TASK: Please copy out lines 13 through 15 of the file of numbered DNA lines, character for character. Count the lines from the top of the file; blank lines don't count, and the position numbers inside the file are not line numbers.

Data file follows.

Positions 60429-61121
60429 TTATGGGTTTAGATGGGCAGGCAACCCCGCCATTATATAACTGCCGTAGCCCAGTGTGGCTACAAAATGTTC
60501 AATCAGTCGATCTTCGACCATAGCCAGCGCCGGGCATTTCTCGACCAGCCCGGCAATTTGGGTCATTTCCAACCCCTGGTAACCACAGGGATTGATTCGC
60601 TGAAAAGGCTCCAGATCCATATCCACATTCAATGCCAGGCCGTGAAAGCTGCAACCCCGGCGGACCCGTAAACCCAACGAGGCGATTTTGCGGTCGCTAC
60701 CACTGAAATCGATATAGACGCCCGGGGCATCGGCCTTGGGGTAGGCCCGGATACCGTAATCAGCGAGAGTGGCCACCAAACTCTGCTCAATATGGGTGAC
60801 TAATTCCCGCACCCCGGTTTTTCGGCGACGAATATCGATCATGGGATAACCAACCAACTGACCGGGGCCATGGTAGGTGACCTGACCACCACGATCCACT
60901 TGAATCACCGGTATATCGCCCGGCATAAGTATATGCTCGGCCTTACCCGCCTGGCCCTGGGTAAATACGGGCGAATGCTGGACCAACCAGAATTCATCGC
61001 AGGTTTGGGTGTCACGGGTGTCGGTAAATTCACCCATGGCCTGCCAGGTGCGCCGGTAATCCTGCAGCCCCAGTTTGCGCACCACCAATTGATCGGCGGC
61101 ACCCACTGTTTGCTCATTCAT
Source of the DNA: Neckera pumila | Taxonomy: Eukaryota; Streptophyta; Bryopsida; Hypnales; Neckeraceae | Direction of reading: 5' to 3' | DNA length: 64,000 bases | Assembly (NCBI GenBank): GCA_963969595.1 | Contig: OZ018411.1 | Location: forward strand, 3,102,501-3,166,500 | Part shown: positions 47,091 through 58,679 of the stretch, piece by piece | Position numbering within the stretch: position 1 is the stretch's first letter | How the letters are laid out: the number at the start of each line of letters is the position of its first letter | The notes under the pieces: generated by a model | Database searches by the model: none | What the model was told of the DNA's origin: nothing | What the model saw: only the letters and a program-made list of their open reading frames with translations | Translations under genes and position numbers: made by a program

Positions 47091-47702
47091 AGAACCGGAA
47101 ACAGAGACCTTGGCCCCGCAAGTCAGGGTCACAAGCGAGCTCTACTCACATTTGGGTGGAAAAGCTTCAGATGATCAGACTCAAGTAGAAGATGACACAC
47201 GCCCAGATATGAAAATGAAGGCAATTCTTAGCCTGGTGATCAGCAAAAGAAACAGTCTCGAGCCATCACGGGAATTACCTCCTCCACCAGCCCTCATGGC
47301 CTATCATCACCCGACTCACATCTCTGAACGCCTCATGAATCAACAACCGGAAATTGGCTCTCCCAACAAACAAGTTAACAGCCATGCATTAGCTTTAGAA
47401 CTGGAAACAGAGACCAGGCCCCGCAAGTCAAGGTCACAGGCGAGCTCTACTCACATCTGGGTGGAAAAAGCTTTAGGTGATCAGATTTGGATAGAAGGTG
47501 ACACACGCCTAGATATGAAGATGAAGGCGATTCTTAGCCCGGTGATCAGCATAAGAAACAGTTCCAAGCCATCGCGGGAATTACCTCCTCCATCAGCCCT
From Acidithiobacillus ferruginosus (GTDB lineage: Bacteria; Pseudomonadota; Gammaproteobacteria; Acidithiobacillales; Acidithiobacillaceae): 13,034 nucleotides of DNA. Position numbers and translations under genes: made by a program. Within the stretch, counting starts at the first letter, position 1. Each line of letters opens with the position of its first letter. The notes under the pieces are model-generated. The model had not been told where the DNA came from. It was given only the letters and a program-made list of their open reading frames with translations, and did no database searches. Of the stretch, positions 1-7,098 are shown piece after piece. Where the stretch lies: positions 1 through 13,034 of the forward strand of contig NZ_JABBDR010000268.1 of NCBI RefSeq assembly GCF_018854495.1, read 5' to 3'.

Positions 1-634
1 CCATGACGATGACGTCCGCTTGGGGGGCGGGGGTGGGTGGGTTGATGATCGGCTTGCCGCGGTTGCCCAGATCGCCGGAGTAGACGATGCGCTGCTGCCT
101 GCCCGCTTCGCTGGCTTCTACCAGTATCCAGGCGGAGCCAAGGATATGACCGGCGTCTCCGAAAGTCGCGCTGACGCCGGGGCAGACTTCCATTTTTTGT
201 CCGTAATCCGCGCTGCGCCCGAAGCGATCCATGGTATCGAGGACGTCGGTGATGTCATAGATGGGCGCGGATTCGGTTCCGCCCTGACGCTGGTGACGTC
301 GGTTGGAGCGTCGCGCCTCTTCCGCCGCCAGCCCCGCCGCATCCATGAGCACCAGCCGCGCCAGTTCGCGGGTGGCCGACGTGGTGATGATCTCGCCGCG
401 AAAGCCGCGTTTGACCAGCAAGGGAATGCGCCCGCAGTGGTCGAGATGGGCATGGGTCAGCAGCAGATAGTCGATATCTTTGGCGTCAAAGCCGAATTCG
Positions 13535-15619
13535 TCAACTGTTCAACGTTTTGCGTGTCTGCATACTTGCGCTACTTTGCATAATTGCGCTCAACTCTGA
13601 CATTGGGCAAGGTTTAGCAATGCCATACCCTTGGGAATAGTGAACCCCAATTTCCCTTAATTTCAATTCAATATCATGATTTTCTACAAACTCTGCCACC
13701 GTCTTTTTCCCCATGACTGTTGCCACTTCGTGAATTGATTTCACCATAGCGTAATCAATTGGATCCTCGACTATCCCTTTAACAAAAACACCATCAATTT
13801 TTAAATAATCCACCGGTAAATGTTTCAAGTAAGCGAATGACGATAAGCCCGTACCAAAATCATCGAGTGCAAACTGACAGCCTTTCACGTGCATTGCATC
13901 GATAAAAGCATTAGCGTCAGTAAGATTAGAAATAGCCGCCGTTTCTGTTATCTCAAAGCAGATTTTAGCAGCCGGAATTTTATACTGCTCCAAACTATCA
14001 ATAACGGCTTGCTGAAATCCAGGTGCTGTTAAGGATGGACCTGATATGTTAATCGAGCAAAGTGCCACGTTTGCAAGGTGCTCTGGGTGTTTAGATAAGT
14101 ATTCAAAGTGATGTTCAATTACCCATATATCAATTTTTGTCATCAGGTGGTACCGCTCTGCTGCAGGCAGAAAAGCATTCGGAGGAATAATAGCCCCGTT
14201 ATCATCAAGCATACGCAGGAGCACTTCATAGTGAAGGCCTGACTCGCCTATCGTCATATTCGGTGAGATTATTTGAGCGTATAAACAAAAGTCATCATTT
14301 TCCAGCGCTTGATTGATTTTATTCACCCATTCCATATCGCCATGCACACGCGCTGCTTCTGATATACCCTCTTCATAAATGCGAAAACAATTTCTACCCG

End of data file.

47101 ACAGAGACCTTGGCCCCGCAAGTCAGGGTCACAAGCGAGCTCTACTCACATTTGGGTGGAAAAGCTTCAGATGATCAGACTCAAGTAGAAGATGACACAC
47201 GCCCAGATATGAAAATGAAGGCAATTCTTAGCCTGGTGATCAGCAAAAGAAACAGTCTCGAGCCATCACGGGAATTACCTCCTCCACCAGCCCTCATGGC
47301 CTATCATCACCCGACTCACATCTCTGAACGCCTCATGAATCAACAACCGGAAATTGGCTCTCCCAACAAACAAGTTAACAGCCATGCATTAGCTTTAGAA